Max, you had me laughing out loud! :-}
Well, the weekend is here and that means that it's time to play "Dissertation versus Distractions"! So to get those distractions out of my system and get some writing done, here are a couple of updates, and then it's "nose to the grindstone" for me ... Hope you enjoy the pretty colors!
Forgoing sleep last night (who needs it? sleep is for sissies), I finished creating the color stick swatches from the acrylic artist and acrylic and latex crafts paints that I have on hand. Here they are all lined up in a row. "Pretty" impressive, huh?:
The color swatches are grouped so that the centered sticks are the Golden Artist acrylics that I raved about in a previous post. I am still raving ... (OK, no wisecracks, guys!). The sticks that extend to the left in the top photo and extend upward in the bottom photo are Model Master acrylics. The sticks that extend to the right/downward are Rustoleum American Accents (oh, gosh, "American accents", like I have?).
This was a really worthwhile exercise. I learned a lot, and I now have test colors on wood that I can use without having to haul out the actual paints or make a less useful paper chart. Two of the Golden Artist paints were extra thick, which is good to know if I use them in the future (the mfr even lists that kind of data on the tubes). Otherwise, with these paints, it was one coat and you are done! Luscious, vivid colors and with only light brush lines visible (except for the thick red). Clean-up was a breeze.
I purchased the Model Master acrylics a while ago for an HO-scale house that I (shock, surprise) never finished. These paints separated out over the years. All of them were a disgusting runny grey until I remixed them. Fortunately, they remixed fairly well, with the color being consistent and evenly distributed after stirring. However, there was some clumping at the bottom of the jars. As I recall, these paints worked well for the small brick and slate walkway details that I was painting on a Patel plastic house model. But this exercise is all about how the paints work on wood with a grain that's similar to bass wood, and they were OK.
The American Accents latex paints continued to disappoint me. As you can see in the 9th sample from the left, coverage was poor on wood. But the worst thing was that the paint dried too quickly or something -- it was evening three of a heat wave. So, the paint brush or the paint brushed on the Fudgcicle stick would have a rubbery clump of paint stuck on it that would then get dragged around with each brush stroke. That was not good. By the way, the right-most stick is a silver metallic paint. The photo doesn't do it justice. It's actually decent if you are careful to prevent the clumping problem. I've used it to suggest mirrors for scale trucks and autos that had the body color where the mirrors should have been. Not great but not bad. Lastly, the "just cleans up with soap and water" was misleading. I was covered in the stuff that wouldn't come off with soap and water, and my counter top still has some tiny specks that was Comet bleach resistant (!).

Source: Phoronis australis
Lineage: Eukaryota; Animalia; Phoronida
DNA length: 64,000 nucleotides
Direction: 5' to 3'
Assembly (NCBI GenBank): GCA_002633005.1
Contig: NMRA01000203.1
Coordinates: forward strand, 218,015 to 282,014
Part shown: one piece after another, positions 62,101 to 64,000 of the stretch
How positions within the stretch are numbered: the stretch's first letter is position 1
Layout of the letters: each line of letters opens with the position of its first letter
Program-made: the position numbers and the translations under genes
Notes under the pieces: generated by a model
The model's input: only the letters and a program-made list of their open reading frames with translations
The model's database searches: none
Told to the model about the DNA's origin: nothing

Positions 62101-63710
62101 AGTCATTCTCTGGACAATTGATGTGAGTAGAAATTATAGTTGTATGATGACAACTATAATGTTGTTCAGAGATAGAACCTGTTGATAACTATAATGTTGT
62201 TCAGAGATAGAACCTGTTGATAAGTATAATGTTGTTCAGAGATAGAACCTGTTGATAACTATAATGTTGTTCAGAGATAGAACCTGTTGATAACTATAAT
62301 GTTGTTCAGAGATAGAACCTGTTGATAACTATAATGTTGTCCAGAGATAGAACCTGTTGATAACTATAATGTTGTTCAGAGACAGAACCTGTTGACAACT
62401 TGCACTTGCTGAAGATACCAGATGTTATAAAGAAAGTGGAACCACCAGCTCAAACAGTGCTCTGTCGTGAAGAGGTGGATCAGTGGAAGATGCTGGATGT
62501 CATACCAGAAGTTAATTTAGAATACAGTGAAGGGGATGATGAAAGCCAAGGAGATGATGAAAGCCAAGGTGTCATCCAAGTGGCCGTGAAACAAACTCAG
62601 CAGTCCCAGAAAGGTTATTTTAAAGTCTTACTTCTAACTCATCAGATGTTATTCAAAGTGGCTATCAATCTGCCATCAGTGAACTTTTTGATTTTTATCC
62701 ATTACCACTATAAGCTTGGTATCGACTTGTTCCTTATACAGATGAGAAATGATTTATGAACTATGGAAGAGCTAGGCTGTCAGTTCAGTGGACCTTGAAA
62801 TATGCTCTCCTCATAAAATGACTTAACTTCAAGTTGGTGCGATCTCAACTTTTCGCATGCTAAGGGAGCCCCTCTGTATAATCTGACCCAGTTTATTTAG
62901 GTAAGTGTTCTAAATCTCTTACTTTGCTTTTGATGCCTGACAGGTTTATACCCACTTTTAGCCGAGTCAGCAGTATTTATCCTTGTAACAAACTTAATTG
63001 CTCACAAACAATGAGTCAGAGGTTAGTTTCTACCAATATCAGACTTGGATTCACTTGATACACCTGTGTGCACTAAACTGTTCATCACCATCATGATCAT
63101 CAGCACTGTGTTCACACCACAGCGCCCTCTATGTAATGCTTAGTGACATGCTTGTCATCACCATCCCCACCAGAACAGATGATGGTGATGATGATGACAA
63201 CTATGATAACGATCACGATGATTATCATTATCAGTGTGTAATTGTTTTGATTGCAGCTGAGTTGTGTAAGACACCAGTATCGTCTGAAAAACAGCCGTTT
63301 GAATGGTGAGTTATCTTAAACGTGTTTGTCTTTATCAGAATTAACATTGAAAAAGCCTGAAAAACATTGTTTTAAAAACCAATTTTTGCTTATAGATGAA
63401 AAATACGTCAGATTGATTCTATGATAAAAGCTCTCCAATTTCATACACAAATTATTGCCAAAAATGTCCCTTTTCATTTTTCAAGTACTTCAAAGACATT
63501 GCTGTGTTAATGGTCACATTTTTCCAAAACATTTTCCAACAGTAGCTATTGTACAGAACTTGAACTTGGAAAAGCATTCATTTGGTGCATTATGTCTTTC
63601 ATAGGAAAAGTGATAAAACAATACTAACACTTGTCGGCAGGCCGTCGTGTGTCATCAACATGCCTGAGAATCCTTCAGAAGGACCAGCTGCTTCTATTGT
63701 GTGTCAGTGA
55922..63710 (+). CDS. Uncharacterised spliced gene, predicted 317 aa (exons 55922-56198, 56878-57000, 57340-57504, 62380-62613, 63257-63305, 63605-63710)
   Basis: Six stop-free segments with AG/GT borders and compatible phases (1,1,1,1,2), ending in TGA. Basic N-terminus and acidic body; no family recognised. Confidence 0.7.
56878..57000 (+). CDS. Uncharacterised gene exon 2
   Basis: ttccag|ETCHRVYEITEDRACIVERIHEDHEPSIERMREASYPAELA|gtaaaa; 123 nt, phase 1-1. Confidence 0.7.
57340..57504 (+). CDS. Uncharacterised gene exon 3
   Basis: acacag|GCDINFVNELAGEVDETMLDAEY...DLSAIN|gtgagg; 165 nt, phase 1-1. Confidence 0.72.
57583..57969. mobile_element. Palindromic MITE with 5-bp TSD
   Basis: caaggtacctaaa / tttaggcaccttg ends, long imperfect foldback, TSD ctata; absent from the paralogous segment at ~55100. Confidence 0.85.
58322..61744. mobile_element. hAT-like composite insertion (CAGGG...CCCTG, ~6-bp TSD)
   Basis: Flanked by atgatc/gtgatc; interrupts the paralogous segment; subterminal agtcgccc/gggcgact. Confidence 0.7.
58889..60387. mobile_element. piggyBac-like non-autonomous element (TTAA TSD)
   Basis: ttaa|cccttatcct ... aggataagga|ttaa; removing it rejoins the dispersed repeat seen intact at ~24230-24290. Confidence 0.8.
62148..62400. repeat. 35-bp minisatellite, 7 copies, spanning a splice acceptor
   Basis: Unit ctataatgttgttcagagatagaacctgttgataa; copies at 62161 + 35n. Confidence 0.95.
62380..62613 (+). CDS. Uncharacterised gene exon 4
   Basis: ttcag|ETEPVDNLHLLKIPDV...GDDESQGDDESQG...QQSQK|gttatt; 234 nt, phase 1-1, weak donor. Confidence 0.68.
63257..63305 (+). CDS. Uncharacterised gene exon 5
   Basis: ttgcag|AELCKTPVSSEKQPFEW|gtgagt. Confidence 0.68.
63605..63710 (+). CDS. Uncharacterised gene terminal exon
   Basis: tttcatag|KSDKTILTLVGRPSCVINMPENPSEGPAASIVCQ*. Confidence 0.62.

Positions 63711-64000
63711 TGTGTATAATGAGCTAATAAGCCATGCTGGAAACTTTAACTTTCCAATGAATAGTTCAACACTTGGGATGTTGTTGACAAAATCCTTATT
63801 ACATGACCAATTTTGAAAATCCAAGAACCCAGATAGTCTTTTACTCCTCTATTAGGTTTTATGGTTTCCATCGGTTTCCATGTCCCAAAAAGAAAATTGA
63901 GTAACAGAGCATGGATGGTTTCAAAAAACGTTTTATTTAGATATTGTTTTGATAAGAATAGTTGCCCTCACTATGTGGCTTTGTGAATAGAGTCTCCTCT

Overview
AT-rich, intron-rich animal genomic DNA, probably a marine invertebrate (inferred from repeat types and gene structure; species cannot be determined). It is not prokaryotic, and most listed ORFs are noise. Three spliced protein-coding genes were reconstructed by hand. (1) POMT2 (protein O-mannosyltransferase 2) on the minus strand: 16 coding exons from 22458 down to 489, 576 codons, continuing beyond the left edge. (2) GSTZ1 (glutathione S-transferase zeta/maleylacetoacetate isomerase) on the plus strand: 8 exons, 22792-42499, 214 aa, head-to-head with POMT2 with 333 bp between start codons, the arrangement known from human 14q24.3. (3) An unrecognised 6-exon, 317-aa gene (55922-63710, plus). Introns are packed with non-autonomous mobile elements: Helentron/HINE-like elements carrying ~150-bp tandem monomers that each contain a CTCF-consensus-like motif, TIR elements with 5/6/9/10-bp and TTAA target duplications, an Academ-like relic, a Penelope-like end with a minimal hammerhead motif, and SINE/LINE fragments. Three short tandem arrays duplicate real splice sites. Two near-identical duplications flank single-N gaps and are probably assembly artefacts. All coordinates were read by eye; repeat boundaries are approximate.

Now let's see this stuff in action!
Previously, I worked out how I want to paint the tile on the resin counter that was included in the Whistlestop Diner kit. On two sides there are nicely inscribed lines for the tiles. In a notebook, I drew a grid that represented the actual number of etched "tiles" on both surfaces. Using the Airport Diner's black, white, and salmon tile as a model (see here), I determined exactly what color each tile would be to end up with a visually balanced pattern. I hope to actually paint it this weekend, but for now, use your "Squint-O-Vision" to anticipate the finished product:
From top-to-bottom, the front of the counter will have a white row, two rows that create a black and white checkerboard, a middle section that will have two centered crosses created out of the light blue -- with perhaps a Titan Buff center, more white, and then the bottom two rows will be black.
On the short side of the counter, the patterns from the front will wrap around to the side. But because of the narrow width and thus fewer rows on the side, the traditional tile cross won't fit. (It can't be centered.) Instead, there will be a centered square whose opposing quarters will be blue and buff or blue and that darker tan. Both represent a classic diner color combination. Usually, it can be hard to find modern materials that match 1930s and 1940s tile colors, but I think that these paints are perfect. These will be out-of-the-tube colors because the choices are so great.
The rear will be a light tan suggesting wood. I hope to draw a simulated series of shelves with plates or coffee pots or something on them to glue to the back side. The top will simulate pink marble with brown lines, so I'll have to do some mixing when the time comes. And, speaking of time ...
Distractions: 1 Dissertation: 0
(Unless you count the purple 5x7" index card in the photo that has dissertation notes on the other side ... )
Tomlinson Run Railroad